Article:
I am still having trouble with these allover designs in general -- anything where I have to concentrate on stitching a shape, while simultaneously thinking about how I'm going to travel with that motif to completely fill a space without getting stuck in a corner, leaving an unquilted "island" that I can't get back to, or crossing over a previous line of quilting.  I am not thrilled with my results for this exercise, but I think it's a fun motif with a lot of potential.  Like anything else, it will get better and better with repetition.

I used a pretty fat quarter of batik fabric with ugly Bob the Builder backing fabric and a scrap of Hobbs Heirloom Tuscany Silk batting, a 75 Schmetz Quilting needle, and 40 weight YLI variegated machine quilting thread for this sample.  You can see the jester hat pattern better from the back...  and it looks much better from a distance.  Trust me!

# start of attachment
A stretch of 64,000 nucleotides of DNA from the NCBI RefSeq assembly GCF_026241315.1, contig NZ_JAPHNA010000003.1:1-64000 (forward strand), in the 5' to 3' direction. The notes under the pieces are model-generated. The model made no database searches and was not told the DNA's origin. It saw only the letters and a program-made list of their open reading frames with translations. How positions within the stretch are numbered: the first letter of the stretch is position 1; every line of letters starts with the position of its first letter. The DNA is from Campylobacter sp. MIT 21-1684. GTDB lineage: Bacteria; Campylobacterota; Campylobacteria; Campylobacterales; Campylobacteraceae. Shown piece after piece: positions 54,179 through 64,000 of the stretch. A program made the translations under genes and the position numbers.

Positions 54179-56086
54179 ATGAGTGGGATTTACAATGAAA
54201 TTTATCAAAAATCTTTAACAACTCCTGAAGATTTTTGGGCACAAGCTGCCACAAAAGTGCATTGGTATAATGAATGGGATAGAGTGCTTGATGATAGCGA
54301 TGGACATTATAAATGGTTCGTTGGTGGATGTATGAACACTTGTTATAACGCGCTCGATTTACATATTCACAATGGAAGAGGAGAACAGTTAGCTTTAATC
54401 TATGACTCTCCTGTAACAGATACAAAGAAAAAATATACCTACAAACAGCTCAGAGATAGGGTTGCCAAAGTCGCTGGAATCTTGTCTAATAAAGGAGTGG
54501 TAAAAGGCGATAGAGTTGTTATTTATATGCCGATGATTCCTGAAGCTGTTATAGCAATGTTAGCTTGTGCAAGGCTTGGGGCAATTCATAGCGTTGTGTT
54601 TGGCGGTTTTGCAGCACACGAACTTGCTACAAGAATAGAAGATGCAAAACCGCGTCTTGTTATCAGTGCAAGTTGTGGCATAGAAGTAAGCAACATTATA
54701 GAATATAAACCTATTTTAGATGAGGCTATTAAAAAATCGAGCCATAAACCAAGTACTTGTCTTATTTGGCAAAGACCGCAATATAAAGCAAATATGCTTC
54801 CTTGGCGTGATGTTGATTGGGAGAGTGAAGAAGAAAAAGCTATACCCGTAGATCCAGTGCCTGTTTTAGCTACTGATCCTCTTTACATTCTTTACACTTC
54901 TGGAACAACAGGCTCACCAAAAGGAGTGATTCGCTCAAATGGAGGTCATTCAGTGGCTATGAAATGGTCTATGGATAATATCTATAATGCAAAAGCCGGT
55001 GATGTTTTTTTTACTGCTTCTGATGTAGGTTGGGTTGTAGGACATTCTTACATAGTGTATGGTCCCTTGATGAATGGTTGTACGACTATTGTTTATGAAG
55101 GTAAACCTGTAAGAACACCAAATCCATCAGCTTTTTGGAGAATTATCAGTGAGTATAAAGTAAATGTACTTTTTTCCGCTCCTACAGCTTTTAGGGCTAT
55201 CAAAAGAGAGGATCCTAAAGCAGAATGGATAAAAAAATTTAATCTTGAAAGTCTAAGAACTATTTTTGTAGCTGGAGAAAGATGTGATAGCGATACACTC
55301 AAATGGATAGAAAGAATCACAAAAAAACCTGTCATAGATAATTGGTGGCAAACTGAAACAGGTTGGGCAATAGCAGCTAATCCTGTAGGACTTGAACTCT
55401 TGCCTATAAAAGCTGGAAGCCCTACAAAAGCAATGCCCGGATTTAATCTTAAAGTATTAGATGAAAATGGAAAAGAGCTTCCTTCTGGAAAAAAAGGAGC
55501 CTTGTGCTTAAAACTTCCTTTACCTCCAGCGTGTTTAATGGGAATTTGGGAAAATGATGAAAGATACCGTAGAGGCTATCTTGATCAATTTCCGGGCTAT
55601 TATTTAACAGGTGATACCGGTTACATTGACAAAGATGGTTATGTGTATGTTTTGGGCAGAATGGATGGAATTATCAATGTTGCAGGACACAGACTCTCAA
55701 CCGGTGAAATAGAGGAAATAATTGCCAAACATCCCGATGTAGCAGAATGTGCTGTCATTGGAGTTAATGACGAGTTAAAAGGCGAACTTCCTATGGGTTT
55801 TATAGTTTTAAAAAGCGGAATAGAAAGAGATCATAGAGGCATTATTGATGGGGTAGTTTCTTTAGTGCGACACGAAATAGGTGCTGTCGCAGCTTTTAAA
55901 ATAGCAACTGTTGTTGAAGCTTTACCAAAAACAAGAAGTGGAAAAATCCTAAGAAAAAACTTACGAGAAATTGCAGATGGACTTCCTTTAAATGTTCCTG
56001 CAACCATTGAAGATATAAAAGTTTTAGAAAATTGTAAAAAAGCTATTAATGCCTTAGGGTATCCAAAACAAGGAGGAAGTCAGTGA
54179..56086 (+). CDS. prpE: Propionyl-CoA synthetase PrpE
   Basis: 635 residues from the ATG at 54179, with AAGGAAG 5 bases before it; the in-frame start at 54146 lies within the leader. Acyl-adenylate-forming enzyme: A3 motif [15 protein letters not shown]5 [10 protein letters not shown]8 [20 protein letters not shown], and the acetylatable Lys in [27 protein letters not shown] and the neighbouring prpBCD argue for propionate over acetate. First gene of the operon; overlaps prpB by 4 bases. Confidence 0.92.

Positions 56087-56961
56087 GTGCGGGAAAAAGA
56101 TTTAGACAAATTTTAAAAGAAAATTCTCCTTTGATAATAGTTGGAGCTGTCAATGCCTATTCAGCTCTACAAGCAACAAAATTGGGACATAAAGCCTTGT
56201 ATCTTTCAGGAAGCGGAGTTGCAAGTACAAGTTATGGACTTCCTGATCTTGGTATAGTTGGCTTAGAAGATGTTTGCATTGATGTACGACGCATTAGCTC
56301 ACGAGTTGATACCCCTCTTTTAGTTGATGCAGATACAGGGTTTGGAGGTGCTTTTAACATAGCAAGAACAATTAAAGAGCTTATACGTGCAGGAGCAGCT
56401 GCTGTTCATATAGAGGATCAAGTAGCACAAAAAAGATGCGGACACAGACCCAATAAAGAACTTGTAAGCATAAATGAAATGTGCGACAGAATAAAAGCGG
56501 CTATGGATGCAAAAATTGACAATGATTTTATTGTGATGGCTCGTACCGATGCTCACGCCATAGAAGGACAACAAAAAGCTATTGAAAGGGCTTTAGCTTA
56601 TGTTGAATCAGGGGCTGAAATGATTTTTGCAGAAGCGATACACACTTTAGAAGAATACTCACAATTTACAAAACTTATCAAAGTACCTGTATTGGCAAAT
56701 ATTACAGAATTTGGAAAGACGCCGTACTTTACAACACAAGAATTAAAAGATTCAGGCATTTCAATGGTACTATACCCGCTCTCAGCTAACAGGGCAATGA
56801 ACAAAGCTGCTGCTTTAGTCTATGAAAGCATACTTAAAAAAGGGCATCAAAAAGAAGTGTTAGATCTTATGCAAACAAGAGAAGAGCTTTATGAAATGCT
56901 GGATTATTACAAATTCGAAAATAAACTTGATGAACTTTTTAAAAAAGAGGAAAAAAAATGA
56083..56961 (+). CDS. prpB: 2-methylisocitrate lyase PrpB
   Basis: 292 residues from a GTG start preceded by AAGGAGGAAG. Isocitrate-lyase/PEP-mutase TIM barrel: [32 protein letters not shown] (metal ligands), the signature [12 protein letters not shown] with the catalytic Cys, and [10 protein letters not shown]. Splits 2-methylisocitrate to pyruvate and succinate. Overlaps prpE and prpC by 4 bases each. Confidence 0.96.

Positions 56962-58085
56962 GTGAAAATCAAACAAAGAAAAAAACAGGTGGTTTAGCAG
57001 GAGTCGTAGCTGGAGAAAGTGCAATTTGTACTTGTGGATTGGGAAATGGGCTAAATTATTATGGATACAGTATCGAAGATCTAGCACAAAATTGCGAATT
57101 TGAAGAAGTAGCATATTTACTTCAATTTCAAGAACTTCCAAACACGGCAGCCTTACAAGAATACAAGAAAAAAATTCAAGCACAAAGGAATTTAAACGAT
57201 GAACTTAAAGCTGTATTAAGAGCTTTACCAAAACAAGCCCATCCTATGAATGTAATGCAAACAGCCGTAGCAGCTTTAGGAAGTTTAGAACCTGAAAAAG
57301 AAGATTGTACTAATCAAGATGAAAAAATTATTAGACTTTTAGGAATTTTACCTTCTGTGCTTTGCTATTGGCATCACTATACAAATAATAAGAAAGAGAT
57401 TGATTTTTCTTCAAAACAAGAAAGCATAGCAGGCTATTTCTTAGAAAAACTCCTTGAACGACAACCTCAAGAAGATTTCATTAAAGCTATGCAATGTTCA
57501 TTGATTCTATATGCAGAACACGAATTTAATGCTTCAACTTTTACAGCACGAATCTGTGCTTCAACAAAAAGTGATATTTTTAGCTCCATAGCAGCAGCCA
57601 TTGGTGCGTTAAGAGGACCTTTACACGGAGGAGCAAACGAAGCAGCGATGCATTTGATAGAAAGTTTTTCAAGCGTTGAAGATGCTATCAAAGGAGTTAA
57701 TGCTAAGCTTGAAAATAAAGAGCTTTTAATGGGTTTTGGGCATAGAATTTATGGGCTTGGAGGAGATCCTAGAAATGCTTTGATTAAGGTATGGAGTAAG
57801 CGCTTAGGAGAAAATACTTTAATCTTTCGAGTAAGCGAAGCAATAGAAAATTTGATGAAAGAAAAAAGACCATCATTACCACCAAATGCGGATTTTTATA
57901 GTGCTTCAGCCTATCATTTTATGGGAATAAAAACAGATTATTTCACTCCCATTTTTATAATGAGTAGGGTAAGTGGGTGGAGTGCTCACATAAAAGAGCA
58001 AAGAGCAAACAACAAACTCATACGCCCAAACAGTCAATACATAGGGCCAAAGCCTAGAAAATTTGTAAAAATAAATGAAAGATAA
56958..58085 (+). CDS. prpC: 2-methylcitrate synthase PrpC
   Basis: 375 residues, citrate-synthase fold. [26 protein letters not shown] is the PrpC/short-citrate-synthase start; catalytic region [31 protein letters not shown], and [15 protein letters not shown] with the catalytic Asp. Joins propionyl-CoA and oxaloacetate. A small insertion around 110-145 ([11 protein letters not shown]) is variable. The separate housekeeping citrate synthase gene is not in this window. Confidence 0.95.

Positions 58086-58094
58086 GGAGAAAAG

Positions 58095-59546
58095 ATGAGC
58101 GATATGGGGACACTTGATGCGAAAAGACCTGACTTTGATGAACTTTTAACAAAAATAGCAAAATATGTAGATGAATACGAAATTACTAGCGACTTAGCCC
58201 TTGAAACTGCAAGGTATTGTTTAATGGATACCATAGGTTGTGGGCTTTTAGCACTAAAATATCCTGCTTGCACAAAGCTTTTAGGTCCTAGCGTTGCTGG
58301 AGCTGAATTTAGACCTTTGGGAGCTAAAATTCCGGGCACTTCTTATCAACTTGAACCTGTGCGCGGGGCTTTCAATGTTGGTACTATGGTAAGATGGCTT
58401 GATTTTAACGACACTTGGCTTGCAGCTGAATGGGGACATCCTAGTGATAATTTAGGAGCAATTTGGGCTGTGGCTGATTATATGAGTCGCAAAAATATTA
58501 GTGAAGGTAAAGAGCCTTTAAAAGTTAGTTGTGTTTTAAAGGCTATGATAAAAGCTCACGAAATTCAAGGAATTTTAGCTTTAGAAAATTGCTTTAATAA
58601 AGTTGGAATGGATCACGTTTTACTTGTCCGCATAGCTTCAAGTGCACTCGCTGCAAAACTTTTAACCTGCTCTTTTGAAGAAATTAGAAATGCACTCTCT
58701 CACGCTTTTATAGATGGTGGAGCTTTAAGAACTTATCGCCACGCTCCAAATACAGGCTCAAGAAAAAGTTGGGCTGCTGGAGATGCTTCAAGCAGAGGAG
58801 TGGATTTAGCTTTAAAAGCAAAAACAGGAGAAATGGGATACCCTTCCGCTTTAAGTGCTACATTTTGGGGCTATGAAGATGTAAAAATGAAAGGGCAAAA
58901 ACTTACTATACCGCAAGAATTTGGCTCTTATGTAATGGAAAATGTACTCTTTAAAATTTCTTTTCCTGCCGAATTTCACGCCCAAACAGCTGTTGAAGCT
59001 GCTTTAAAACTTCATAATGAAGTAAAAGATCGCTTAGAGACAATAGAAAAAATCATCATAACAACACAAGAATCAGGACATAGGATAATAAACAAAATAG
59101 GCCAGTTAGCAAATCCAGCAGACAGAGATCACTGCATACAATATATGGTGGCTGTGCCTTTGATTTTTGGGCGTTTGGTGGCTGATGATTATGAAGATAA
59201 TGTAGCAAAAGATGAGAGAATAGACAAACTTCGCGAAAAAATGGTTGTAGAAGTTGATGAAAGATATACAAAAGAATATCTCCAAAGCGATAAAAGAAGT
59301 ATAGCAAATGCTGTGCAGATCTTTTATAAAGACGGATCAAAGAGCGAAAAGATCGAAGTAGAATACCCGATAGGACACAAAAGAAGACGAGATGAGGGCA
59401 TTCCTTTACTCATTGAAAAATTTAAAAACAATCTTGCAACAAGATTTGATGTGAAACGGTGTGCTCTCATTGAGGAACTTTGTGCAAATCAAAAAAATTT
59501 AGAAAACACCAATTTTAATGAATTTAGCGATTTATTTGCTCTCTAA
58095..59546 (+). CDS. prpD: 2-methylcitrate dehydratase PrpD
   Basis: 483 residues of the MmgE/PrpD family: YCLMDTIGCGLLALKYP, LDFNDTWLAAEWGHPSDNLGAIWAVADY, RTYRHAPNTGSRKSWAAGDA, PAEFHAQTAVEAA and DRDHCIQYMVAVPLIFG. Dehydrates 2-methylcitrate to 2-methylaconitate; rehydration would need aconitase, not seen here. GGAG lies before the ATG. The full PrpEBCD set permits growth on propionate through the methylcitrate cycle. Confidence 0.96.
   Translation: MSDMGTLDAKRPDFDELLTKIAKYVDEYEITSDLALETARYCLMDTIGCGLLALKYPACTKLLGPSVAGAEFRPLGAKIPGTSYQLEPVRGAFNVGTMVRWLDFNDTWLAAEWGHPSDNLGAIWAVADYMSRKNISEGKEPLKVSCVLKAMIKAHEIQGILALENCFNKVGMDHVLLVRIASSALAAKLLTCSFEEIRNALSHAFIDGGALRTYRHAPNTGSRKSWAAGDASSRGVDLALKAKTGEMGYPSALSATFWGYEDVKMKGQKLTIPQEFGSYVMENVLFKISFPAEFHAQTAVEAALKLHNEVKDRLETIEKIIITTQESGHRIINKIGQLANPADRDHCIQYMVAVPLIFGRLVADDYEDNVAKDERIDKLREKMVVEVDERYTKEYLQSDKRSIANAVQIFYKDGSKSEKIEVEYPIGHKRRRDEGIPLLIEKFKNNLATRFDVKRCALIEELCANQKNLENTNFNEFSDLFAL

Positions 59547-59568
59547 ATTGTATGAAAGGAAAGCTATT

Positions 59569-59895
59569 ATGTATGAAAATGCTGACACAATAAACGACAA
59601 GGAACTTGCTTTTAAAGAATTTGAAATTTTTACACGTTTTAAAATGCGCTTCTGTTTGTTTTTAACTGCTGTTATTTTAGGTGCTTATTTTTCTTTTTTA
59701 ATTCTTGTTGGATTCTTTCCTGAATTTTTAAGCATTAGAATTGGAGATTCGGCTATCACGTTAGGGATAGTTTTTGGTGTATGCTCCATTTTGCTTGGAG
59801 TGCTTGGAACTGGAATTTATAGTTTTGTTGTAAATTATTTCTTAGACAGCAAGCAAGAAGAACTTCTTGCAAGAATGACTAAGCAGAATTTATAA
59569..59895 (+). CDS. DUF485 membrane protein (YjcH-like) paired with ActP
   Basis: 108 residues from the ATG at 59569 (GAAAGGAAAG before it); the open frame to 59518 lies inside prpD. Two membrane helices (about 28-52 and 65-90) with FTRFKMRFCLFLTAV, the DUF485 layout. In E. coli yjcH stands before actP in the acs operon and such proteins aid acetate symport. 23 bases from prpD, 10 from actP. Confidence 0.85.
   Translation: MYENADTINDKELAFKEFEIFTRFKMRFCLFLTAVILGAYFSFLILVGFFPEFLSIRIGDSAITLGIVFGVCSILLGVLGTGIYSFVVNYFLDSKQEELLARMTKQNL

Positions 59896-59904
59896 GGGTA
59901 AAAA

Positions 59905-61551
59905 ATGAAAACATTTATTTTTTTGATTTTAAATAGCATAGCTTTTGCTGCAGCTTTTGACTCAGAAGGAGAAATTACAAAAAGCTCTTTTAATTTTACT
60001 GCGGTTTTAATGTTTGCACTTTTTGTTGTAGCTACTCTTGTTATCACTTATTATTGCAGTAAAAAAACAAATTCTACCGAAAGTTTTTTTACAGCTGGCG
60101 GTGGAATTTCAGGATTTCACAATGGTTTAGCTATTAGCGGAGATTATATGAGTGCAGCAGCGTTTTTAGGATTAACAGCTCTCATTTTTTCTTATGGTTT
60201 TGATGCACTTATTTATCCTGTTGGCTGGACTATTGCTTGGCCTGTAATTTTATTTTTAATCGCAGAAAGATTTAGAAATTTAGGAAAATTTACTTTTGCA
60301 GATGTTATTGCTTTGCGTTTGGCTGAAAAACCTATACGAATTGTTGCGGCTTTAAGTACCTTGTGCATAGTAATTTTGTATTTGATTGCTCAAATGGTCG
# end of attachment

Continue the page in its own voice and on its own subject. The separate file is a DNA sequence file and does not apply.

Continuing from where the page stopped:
My Jester Hats, Backing Side Up

I had trouble visualizing the jester hats, so then I tried thinking about them as the number 3, or as chubby little baby tushies, or mushrooms that turn into the horns of a ram.  With the contrasting thread color against the backing fabric, every awkward "oops" jumps out at you.  But if I was stitching this in a thread color that blended into the background fabric, I think you'd just get the effect of the pretty texture without the mistakes being so glaringly obvious.  Here's what the sample piece looks like from the front:
My Jester Hat Sample, Right Side Up
Not as bad, right?  Or so I tell myself.  Here's one of the Up Close and Ugly shots:
The View from 6"